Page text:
The kid actors in the film are pretty good. Leading the cast is Katie Stuart as Meg Murray. You may remember her as Kitty Pride in X-Men 2. She’s cute and she gets across the emotional turmoil of her character well. It will be interesting to see what she does as an actress in the future. David Dorfman is also good as Charles Wallace Murray. He played the kid in The Texas Chainsaw Massacre. He seems mature beyond his years and he’s a good dramatic actor. Gregory Smith rounds out the principal cast as Calvin O’Keefe. He’s good at being a romantic interest for Meg, but he never really drives the story.

I can’t say how faithful A Wrinkle In Time is to the original novel, but I have to say that the final product isn’t that interesting. It has good acting and occasionally decent effects, but the story isn’t engaging enough to keep my attention for long.

The Extras:
There are three bonus features included on this DVD:

Rare Interview With Famed Author Madeleine L’Engle – This video features the author of A Wrinkle In Time. She talks about how she got the idea for the story, how she got it published, and her thinking behind various aspects of the book. She points out a lot of the symbolism and subtle themes she was trying to get across as well. It’s nice to have it pointed out in case you missed it in the film. L’Engle also talks about modern publishing and how she’d have problems getting books published today without the fame of A Wrinkle In Time. All in all it’s an interesting interview.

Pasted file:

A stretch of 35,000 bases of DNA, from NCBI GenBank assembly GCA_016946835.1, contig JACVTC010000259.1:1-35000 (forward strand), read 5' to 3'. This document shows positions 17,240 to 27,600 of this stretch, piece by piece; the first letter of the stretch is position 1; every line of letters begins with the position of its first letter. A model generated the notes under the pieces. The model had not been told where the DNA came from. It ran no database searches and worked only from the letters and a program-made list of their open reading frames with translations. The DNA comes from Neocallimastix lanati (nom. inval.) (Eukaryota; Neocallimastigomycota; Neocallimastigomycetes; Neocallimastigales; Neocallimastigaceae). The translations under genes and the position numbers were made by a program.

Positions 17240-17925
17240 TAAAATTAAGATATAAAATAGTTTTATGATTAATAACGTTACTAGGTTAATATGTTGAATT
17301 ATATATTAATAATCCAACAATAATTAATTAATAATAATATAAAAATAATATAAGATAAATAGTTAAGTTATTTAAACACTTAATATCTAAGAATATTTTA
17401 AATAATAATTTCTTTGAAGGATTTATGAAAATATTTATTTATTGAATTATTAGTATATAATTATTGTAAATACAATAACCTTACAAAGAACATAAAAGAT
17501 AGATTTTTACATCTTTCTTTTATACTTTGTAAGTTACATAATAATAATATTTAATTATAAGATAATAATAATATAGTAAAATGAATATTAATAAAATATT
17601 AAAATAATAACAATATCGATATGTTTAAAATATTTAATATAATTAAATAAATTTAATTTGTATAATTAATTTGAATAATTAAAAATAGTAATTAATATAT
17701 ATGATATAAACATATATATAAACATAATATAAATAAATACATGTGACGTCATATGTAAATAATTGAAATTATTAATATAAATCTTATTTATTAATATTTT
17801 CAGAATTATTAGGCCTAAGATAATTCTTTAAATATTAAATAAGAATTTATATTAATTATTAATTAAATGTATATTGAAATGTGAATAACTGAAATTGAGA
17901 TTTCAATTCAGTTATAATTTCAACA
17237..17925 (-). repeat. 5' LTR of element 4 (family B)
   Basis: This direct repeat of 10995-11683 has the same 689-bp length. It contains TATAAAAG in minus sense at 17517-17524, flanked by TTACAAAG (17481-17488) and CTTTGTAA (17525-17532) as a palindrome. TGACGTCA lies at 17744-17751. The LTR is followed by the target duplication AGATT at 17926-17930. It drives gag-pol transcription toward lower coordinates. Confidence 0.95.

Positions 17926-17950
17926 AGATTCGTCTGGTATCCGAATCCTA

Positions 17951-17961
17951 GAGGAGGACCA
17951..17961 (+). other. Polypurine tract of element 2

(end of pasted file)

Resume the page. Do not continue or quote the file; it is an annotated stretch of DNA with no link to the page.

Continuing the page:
Behind-The-Scenes Cast Featurette – This is your standard behind-the-scenes featurette that shows interviews with the cast and crew, shows footage of the making of the movie, and more. They have some interesting stories about the casting process and how they found the kids.

Deleted Scenes – There are a handful of deleted scenes included, but they all seem to center around two things. The first is a lot of footage that sets up how Meg’s father figured out time/space travel and how he and his research partner were spirited away. It leaves more questions than answers, but it reveals that the evil “Man With Red Eyes” was also Mr. Murray’s research partner. It also reveals that Mr. Murray knew Calvin before they all went on their adventure. The removal of this scene puts a bit more magic and mystery in the story and removes a number of the plot holes that would have otherwise been present. Other scenes show Meg griping at Calvin a bit more. This makes her character seem a bit more negative and it makes you wonder why Calvin would be interested in her. Again, a good cut. Another deleted scene shows Ms. Whatsit and the other angels testing the three children in preparation for the conflict. Calvin is asked to solve a labyrinth, Meg is asked to stare in a pond, and Charles Wallace is asked to topple a rock. How will they all fit together? If you liked the film then you’ll enjoy the deleted scenes since they expand on the characters a little more.

The Bottom Line:
I would only recommend this DVD to fans of the book. Harry Potter and Narnia Chronicles fans might also get a kick out of it, but they might also find it a bit less exciting.